Thursday, 29 March 2012

Henry Holland at the V&A 2012

So i went to see Henry Holland talk at the V&A on the 23rd March and i was pleasantly surprised by him and his story.

I will confess, i wasn't a huge fan of Henry, due to the fact i thought, how can someone class themselves to be a fashion designer when he has no real training? I am not advocating that everyone that wants to go into the arts needs to go to art school, not at all. We know that there are people with raw talent that hasn't been trained by the system, they just have a natural gift. But with the case of Hery Holland, reading a bit about him in newspapers, magazines etc. i thought this guy has come from journalism and has gone straight into the fashion world due to him having celebrity friends, how wrong i was...

Listening to Henry being interviewed by Vogues online editor, Dolly Jones, it was apparent to see how charismatic Henry is and how likable and infectious his personality transpired to the people sitting in the audience. I began to warm to Henry and understand that he is in a field that he loves and that he's thankful to get into due to working in the industry of entertainment (was a writer for Smash Hits magazine), surrounding himself in that lifestyle and naturally creating a brand from that.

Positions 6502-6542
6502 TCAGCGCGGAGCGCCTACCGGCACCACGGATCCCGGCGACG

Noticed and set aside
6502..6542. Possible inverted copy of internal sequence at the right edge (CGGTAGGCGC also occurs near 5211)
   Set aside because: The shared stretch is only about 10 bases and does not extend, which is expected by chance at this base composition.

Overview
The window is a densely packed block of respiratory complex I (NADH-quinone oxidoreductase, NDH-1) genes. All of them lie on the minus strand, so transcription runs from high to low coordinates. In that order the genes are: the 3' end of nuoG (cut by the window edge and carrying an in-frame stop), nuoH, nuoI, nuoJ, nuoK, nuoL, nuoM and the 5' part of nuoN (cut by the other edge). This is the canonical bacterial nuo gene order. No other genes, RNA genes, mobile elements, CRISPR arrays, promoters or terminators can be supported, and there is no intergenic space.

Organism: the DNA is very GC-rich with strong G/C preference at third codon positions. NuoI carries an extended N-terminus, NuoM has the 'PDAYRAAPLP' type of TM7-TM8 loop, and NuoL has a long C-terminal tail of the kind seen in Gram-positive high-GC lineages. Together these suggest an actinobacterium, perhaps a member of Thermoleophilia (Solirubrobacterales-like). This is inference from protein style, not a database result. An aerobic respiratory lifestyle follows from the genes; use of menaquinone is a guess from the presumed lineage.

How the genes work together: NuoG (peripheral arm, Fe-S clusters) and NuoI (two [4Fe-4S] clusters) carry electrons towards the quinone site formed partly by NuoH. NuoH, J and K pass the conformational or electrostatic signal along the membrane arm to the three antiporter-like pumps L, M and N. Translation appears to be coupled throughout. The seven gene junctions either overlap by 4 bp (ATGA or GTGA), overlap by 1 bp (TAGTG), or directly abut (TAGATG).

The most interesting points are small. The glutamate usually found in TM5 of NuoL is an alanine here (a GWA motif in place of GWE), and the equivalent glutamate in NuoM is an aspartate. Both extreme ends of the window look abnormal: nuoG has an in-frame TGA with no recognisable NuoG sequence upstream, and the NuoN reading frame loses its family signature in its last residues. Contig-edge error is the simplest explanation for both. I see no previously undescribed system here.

His first ever appearance with his use of cheeky slogan t-shirts worn by fashion designers was a brilliant introduction, more of a penetration into the world of fashion and grew from there. The power of social media has benefited him hugely, with him having over 200,000 followers on twitter and his style of not taking himself to seriously, working hard but playing hard forms a great brand i think and i was so glad my pre-judgement of him changed.

I think what is clear is that anyone can create a powerful, influential brand that can connect with people for the brand to be understood and leveraged. Its clear that Henry is a fun loving guy, with loads of passion and drive and i think its quite refreshing to see someone rising up within their field by not using the conventions of education.

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